“The wait’s going to be at least an hour.”
That’s what one of the guides said to me at the Met when I inquired about the insanely long line to see the exhibit Michelangelo: Divine Draftsman and Designer. I almost left without seeing it. Almost. But then I remembered my commitment to say yes more often in 2018 (even though it was still 2017.)
So I wound my way through multiple gallery spaces and parked myself at the very end of the line. I knew it would be crowded; I doubted I would be able to get up close to the pieces. And that was okay with me. I just wanted to be in the presence of the work. So I waited. For about 10 minutes, not even close to an hour, and then I was there. The first part of the exhibit was crowded but I was able to get up close to the work in many of the galleries. Very close to it.
“Yes, I’ll stay in line” was the right answer.
Toward the end of the exhibit, I came to this placard. It’s short story hit me right in the gut. I audibly gasped. To give the illusion of perfection, to hide his process and his struggle in his work, Michelangelo burned many of his sketches. He wanted people to think his talent was effortless and god-given even though it was far from it.
Think of all that lost work. Think of everything we could have learned if he hadn’t been so concerned about the illusion of perfection.
I sat there in the middle of the exhibition and thought about how afraid we all are to show our stumbles and missteps, how we savor the performance and cringe at the endless practice it took to get there.
When I left the museum, I turned and looked back at the building in the cold, dark night. I was so glad and grateful to be able to come to this museum any time I want, to live in a city that build castles to creativity. And as I looked at the Met, I thought about how much art has changed my life. And how much effort, how much beautiful effort, it takes to be an artist of any kind.
What if we could all commit to being a little more authentic, to sharing when we’re lost and confused and unsure of how to proceed, to asking for help? What if we could be okay with admitting failure and defeat because accepting them while not being discouraged by their existence gives us resilience and confidence? Imagine what we could learn, what we could inspire, and what we could teach others in the process. I say, yes. Let’s.
Published by Christa Avampato
The short of it:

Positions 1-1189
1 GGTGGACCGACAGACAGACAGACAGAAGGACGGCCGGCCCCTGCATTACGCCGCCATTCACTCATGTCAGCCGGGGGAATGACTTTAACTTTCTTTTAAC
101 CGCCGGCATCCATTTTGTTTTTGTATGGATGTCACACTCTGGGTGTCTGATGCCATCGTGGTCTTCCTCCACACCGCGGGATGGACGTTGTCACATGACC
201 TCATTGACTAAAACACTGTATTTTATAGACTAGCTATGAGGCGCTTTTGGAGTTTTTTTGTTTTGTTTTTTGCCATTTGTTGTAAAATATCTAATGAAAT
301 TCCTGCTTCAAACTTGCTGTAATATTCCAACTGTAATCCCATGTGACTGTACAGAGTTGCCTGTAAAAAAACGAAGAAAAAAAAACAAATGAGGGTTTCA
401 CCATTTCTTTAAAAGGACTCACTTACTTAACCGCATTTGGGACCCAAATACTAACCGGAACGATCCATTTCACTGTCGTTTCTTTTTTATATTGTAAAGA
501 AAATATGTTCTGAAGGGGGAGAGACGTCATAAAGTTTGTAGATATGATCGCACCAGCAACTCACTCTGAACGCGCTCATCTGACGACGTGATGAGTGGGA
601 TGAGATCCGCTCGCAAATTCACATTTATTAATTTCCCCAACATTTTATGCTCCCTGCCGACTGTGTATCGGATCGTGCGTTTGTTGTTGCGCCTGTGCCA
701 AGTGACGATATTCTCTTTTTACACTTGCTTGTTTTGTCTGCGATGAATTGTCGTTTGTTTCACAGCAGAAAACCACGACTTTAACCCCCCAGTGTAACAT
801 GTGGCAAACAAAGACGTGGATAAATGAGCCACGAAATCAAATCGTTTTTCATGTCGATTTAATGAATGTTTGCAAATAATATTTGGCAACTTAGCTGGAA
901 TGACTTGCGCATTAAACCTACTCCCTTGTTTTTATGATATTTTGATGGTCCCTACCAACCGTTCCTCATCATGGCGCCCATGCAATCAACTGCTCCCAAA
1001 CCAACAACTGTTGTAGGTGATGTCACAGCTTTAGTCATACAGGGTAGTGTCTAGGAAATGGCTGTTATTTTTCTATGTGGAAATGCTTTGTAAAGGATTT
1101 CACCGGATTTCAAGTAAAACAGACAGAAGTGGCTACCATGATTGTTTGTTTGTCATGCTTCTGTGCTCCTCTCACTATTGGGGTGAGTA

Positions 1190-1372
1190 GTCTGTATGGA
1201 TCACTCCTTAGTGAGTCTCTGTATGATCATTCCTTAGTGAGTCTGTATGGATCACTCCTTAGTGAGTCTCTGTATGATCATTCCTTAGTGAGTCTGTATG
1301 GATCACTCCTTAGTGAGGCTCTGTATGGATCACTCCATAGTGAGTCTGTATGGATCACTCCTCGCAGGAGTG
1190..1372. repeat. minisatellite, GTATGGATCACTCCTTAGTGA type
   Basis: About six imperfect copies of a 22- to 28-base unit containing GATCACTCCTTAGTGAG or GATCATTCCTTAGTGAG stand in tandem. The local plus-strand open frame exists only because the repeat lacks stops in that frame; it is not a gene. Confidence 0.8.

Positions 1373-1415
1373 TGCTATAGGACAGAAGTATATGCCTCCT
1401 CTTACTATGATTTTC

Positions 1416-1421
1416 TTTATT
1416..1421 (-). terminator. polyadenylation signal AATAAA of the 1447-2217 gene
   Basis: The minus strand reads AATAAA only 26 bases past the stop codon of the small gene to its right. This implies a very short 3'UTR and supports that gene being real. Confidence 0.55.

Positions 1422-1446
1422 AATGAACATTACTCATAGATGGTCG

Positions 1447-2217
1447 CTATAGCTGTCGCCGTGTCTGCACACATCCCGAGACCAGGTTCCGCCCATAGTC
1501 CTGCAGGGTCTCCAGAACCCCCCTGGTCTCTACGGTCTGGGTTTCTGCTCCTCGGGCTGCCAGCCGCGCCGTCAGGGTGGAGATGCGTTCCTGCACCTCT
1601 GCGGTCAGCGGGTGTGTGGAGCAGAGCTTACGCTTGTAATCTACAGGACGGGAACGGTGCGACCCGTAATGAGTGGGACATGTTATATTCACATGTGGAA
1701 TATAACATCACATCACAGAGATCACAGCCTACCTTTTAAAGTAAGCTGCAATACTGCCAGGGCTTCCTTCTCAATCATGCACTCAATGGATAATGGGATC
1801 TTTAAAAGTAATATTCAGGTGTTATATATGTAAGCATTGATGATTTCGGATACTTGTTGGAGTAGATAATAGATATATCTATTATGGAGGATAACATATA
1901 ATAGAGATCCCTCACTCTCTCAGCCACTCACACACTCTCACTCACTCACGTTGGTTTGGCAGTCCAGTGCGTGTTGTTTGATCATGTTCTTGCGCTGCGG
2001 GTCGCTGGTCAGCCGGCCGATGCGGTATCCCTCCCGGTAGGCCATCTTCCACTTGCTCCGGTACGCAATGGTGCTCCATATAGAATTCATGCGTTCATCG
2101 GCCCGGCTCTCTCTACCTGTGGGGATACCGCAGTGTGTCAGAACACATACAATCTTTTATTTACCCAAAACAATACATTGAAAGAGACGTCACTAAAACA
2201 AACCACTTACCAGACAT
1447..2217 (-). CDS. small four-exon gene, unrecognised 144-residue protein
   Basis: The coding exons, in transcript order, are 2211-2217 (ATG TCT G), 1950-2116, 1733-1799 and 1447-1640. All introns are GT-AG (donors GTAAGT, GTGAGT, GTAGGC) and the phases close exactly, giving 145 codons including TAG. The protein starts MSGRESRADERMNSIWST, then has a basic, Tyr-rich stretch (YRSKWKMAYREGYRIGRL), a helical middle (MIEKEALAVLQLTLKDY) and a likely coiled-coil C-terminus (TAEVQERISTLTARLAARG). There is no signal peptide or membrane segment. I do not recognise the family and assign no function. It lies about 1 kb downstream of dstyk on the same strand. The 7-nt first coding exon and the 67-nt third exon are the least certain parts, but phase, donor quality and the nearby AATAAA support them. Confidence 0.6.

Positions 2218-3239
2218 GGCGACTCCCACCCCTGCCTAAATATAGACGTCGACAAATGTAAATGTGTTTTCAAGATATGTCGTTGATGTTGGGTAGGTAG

Writer. Health, education, and art advocate. Theater and film producer. Visual artist. Product geek. Proud alumnae of the University of Pennsylvania (BA) and the Darden School of Business at the University of Virginia (MBA). Inspired by ancient wisdom & modern tech. Proliferator of goodness. Opener of doors. Friend to animals. Fan of creative work in all its wondrous forms. I use my business skills to create passion projects that build a better world. I’ve been called the happiest New Yorker, and I try hard to live up to that title every day.
The long of it:
My career has stretched across Capitol Hill, Broadway theatre, education, nonprofit fundraising, health and wellness, and Fortune 500 companies in retail, media, entertainment, technology, and financial services. I’ve been a product developer and product manager, theater manager, strategic consultant, marketer, voice over artist, , teacher, and fundraiser. I use my business and storytelling to support and sustain passion projects that build a better world. In every experience, I’ve used my sense of and respect for elegant design to develop meaningful products, services, programs, and events.
While building a business career, I also built a strong portfolio as a journalist, novelist, freelance writer, interviewer, presenter, and public speaker. My writing has appeared in The Washington Post, The Huffington Post, PBS.org, Boston.com, Royal Media Partners publications, and The Motley Fool on a wide range of topics including business, technology, science, health, education, culture, and lifestyle. I have also been an invited speaker at SXSW, Teach for America, Avon headquarters, Games for Change, NYU, Columbia University, Hunter College, and the Alzheimer’s Foundation of America. The first book in my young adult book series, Emerson Page and Where the Light Enters, was acquired by a publisher and launched in November 2017. I’m currently working on the second book in the series.
A recovering multi-tasker, I’m equally at home in front of my Mac, on my yoga mat, walking my rescue dog, Phineas, traveling with a purpose, or practicing the high-art of people watching. I also cut up small bits of paper and put them back together as a collage artist.
I’m bringing together all of my business and creative career paths as the Founder of Double or Nothing Media:
• I craft products, programs, and projects that make a difference;
• I build the business plans that make what I craft financially sustainable;
• I tell the stories that matter about the people, places, and products that inspire me.
Follow my adventures on Twitter at https://twitter.com/christanyc and Instagram at https://instagram.com/christarosenyc.
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